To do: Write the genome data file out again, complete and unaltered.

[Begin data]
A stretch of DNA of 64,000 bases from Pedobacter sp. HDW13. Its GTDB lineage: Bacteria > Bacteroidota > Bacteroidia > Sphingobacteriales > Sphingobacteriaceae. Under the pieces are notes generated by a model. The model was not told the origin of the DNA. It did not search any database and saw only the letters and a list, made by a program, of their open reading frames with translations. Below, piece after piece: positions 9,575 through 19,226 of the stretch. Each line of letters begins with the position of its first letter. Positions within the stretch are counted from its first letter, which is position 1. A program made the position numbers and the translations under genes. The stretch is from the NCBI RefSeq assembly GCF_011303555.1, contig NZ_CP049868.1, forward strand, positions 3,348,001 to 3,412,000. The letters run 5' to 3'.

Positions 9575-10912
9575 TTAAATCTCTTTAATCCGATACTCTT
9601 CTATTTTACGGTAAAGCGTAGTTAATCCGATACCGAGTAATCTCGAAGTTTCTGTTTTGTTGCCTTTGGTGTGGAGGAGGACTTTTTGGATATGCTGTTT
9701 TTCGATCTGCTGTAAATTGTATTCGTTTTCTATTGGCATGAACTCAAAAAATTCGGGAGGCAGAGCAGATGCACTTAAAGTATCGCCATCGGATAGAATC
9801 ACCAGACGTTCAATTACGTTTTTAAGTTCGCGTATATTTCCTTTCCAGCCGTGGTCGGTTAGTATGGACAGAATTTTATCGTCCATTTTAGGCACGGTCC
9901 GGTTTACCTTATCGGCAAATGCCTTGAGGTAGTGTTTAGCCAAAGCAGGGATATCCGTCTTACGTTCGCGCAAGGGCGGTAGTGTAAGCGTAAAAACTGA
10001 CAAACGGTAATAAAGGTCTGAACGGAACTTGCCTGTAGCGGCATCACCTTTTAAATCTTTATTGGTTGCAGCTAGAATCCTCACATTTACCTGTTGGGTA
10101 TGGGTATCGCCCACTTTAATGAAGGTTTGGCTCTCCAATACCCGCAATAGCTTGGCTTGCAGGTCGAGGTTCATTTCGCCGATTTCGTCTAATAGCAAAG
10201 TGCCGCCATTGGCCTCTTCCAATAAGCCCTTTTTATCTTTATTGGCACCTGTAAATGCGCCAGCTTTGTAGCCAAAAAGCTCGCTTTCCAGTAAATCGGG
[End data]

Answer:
A stretch of DNA of 64,000 bases from Pedobacter sp. HDW13. Its GTDB lineage: Bacteria > Bacteroidota > Bacteroidia > Sphingobacteriales > Sphingobacteriaceae. Under the pieces are notes generated by a model. The model was not told the origin of the DNA. It did not search any database and saw only the letters and a list, made by a program, of their open reading frames with translations. Below, piece after piece: positions 9,575 through 19,226 of the stretch. Each line of letters begins with the position of its first letter. Positions within the stretch are counted from its first letter, which is position 1. A program made the position numbers and the translations under genes. The stretch is from the NCBI RefSeq assembly GCF_011303555.1, contig NZ_CP049868.1, forward strand, positions 3,348,001 to 3,412,000. The letters run 5' to 3'.

Positions 9575-10912
9575 TTAAATCTCTTTAATCCGATACTCTT
9601 CTATTTTACGGTAAAGCGTAGTTAATCCGATACCGAGTAATCTCGAAGTTTCTGTTTTGTTGCCTTTGGTGTGGAGGAGGACTTTTTGGATATGCTGTTT
9701 TTCGATCTGCTGTAAATTGTATTCGTTTTCTATTGGCATGAACTCAAAAAATTCGGGAGGCAGAGCAGATGCACTTAAAGTATCGCCATCGGATAGAATC
9801 ACCAGACGTTCAATTACGTTTTTAAGTTCGCGTATATTTCCTTTCCAGCCGTGGTCGGTTAGTATGGACAGAATTTTATCGTCCATTTTAGGCACGGTCC
9901 GGTTTACCTTATCGGCAAATGCCTTGAGGTAGTGTTTAGCCAAAGCAGGGATATCCGTCTTACGTTCGCGCAAGGGCGGTAGTGTAAGCGTAAAAACTGA
10001 CAAACGGTAATAAAGGTCTGAACGGAACTTGCCTGTAGCGGCATCACCTTTTAAATCTTTATTGGTTGCAGCTAGAATCCTCACATTTACCTGTTGGGTA
10101 TGGGTATCGCCCACTTTAATGAAGGTTTGGCTCTCCAATACCCGCAATAGCTTGGCTTGCAGGTCGAGGTTCATTTCGCCGATTTCGTCTAATAGCAAAG
10201 TGCCGCCATTGGCCTCTTCCAATAAGCCCTTTTTATCTTTATTGGCACCTGTAAATGCGCCAGCTTTGTAGCCAAAAAGCTCGCTTTCCAGTAAATCGGG